Colder Than Winter: Getting Fired Via Facebook

The newest way to avoid a face-to-face sack

Facebook/Brooke AdamsBrooke Adams worked at a New Zealand fast food franchise location that fired her over Facebook.
Getting fired is never fun. Neither is firing someone. Who wants to feel like the bad guy while someone pleads, cries, or otherwise tugs on the heartstrings? So, sometimes the powers that be find intentionally impersonal ways to give workers the official heave ho, rather than facing the person they're about to send packing.

The arms-length treatment used to be a phone call, or even email, and even that was considered tacky by experts. But things have only become worse, like the Florida restaurant owner who fired everyone via text messages. And now there's a new variation: firing someone via Facebook.

No, not getting fired for something you put on Facebook. Getting fired through Facebook. The most recent example is from Wellington, New Zealand, where women were fired on a fast food store's private Facebook page, according to The Dominion Post.

Cases in point
One 20-year-old, Taryne Cullen, had worked for a Pita Pit franchise location for a year and then was out for knee surgery. When she returned, the shop was under new management and her name was absent from the work roster. When she asked the owners, she was allegedly told on the Facebook page "you don't have a job anymore."

"I felt brushed aside, like I was no-one," Cullen told the Post.

Another worker, 19-year-old Brooke Adams, reportedly said that after working for the company for more than a year-and-a-half, she received one day's notice after also finding herself missing from the work roster. A third, who remained anonymous, went through the same routine after three years on the job. When she contacted the owners, they told her to bring in her uniform.

And the warm response when contacted by the news organization? Owner Wayne Cui allegedly said he was new to running the store, could have done better, and that the "door is always open" if the three "want to talk to us."

Sadly, this wasn't a first. The phenomenon is officially years old. In 2010, 16-year-old Chelsea Taylor was allegedly fired from a U.K. cookie shop for losing a ten-pound note (roughly $16.50). The note -- riddled with grammatical and spelling errors -- was on her page and visible to any of her Facebook friends.

A couple of years ago, talk radio host Angel Clark claimed that she received notice from a radio station in the form of a Facebook message. At least it wasn't public.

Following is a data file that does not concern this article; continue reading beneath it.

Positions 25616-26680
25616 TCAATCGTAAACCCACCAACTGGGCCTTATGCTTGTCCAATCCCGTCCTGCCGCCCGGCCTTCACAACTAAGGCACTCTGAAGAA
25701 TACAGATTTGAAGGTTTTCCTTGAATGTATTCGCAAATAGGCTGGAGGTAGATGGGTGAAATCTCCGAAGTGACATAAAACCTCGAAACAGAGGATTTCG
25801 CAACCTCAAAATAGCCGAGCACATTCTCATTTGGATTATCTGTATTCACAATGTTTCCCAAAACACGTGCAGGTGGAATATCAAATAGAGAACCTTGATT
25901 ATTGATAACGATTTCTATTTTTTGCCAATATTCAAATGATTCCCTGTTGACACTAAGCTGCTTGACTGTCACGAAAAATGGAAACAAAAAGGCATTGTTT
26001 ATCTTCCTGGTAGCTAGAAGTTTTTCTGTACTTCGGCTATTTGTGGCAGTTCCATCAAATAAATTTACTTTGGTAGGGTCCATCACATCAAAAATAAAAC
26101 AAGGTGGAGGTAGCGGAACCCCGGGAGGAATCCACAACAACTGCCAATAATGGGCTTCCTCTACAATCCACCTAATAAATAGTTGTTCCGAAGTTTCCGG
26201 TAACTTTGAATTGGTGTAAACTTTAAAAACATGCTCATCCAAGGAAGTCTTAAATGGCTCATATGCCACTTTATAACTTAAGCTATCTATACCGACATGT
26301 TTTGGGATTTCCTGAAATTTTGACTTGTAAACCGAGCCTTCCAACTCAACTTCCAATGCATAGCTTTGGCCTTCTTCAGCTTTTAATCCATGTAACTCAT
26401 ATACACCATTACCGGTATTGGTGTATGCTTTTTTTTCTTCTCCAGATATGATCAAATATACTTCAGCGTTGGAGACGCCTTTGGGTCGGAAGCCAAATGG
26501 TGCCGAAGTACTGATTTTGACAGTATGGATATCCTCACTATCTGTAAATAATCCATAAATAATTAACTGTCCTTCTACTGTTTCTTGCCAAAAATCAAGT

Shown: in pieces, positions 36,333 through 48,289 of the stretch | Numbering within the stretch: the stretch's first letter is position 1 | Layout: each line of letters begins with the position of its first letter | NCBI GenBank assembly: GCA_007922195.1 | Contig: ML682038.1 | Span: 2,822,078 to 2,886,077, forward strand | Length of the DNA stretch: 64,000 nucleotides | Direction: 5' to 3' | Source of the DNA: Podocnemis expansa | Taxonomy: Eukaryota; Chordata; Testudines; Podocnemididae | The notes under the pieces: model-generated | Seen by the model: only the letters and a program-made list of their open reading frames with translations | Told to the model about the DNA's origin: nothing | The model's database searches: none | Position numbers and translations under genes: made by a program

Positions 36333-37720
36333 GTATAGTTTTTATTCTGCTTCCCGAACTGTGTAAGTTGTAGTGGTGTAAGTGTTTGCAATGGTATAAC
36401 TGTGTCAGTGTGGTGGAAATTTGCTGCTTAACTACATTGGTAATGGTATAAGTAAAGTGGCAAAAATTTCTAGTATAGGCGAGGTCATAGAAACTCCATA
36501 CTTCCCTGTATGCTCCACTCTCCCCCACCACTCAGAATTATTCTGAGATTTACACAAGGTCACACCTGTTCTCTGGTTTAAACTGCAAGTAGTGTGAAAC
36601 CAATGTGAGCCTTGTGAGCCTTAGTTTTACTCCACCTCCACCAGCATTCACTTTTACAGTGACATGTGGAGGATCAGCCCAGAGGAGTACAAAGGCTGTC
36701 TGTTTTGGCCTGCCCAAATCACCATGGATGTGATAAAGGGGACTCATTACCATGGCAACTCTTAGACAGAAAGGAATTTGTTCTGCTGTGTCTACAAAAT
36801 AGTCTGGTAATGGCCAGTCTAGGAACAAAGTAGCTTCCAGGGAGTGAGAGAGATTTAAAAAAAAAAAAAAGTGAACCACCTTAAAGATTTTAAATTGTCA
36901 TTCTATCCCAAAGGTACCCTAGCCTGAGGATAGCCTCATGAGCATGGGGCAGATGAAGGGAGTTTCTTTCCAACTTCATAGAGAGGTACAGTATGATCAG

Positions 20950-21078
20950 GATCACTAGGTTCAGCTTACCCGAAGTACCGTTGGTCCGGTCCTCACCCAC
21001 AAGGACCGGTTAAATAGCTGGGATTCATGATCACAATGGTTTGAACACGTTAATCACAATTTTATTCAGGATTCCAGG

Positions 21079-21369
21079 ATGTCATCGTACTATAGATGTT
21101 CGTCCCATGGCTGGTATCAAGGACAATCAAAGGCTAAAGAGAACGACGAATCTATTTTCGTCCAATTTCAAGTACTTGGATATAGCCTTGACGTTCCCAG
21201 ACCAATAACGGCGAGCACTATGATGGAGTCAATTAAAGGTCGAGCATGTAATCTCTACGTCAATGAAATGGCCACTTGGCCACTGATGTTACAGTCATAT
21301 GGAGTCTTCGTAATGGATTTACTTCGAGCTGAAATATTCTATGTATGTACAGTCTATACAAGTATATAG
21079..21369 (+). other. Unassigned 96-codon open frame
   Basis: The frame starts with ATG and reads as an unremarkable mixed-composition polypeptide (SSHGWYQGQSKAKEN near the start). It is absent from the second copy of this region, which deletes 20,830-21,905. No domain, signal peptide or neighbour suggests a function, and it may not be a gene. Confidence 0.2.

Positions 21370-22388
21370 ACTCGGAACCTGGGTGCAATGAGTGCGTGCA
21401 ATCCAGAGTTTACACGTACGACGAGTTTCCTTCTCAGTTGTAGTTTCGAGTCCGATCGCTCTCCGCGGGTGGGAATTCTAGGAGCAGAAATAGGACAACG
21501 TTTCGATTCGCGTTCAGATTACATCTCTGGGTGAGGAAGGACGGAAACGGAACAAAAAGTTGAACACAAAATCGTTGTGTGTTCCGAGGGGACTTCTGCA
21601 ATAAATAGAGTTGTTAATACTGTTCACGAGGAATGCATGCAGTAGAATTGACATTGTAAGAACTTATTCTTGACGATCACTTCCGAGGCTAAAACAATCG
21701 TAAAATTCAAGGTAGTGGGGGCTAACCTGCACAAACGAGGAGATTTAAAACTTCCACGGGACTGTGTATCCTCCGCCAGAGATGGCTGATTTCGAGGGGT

Classic boss rant
Though there are times most people might understand a public Facebook firing, like the woman known as "Lindsay" who ranted about her boss and apparently forgot that she added him as a friend on the social network, as the London Evening Standard reported. The boss -- "Brian" -- reminded her that menial tasks were part of her job, there were two weeks left in her trial period, and she was fired.

So, what's next? An official Hallmark humorous "You're fired!" card? Or e-card. After all, what boss would want the expense of an actual stamp and the inconvenience of having to stop at the local mailbox?

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Facebook is a social media network. There is nothing social about your job. So keep your job and personal life separate.

February 05 2014 at 10:53 AM Report abuse +1 rate up rate down Reply
Lee Xioshin

Unprofessional and should be illegal. It goes against the privacy act. It\'s public ridicule. Any supervisor that uses Facebook to fire someone, should be fire as well.

January 28 2014 at 3:57 PM Report abuse +2 rate up rate down Reply
Dan Embody

To me, this seems very unprofessional. I would do it in person. Further, firing should always be done by the highest authority the employee deals with on a regular basis. In any case, it should never be delegated below the level of a person who has the direct authority to higher and fire.

January 28 2014 at 1:37 PM Report abuse rate up rate down Reply
Michael Myers

If anyone I know were to get fired using this tacky method, I would tell them two things: 1) if in CA paycheck must accompany notification and if it does not, the employer owes a days wage for every day it's not paid (up to 30), and 2) I would take legal action for slander, as employee matters are confidential. I do not much like the many and abundance of laws that exist today, most of which drive up costs, but these laws are good. Respect is a two way street and this is beyond tacky. I would not do business with any employer who did this to any employee.

January 28 2014 at 11:08 AM Report abuse rate up rate down Reply

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